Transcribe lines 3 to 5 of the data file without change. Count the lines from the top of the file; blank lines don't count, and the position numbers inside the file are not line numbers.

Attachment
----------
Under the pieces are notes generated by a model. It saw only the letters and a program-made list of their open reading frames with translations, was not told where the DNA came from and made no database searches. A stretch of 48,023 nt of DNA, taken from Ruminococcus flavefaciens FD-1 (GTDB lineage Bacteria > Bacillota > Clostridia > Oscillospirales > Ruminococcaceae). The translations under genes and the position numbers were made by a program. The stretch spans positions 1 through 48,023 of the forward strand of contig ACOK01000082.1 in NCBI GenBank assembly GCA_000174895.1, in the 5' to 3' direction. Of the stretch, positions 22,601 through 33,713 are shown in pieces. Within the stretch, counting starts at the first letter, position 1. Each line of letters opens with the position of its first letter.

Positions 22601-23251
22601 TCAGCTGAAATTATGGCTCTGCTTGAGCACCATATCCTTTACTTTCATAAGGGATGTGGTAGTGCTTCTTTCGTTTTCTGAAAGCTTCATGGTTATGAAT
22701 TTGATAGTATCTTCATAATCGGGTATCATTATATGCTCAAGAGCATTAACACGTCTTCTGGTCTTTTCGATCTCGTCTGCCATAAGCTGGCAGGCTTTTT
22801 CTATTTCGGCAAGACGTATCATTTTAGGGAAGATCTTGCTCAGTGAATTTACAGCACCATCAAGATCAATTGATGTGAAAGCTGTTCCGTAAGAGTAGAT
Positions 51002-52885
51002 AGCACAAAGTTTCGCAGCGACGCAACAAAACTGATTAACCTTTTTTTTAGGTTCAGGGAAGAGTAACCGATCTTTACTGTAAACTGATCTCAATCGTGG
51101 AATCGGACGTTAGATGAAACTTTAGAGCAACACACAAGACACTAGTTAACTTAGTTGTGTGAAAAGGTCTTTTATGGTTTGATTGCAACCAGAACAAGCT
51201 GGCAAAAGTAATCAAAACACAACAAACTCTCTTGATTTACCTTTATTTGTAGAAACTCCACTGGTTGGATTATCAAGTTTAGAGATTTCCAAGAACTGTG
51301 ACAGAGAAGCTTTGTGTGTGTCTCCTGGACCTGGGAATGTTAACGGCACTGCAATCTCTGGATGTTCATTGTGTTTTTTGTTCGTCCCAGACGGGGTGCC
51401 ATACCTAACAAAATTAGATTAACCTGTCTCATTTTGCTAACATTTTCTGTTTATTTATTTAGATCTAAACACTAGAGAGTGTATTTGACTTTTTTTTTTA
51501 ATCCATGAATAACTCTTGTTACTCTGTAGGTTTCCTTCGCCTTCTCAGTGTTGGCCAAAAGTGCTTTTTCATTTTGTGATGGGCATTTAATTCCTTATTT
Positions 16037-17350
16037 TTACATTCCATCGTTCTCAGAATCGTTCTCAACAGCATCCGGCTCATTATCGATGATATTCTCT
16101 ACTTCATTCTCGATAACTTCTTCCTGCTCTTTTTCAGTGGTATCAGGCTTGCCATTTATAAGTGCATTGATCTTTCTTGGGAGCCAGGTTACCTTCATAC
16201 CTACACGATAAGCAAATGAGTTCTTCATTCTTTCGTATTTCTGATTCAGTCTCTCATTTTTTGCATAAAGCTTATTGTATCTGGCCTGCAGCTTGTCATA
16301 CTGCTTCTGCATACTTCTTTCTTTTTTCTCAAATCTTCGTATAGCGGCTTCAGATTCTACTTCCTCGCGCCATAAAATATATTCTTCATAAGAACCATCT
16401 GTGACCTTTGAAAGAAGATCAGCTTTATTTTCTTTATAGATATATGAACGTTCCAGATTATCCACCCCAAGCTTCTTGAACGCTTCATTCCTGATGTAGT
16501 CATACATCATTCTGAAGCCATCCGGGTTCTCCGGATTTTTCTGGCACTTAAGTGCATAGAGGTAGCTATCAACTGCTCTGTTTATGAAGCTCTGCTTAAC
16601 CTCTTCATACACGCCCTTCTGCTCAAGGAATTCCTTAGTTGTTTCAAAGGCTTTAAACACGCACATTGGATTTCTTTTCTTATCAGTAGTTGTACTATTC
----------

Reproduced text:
22601 TCAGCTGAAATTATGGCTCTGCTTGAGCACCATATCCTTTACTTTCATAAGGGATGTGGTAGTGCTTCTTTCGTTTTCTGAAAGCTTCATGGTTATGAAT
22701 TTGATAGTATCTTCATAATCGGGTATCATTATATGCTCAAGAGCATTAACACGTCTTCTGGTCTTTTCGATCTCGTCTGCCATAAGCTGGCAGGCTTTTT
22801 CTATTTCGGCAAGACGTATCATTTTAGGGAAGATCTTGCTCAGTGAATTTACAGCACCATCAAGATCAATTGATGTGAAAGCTGTTCCGTAAGAGTAGAT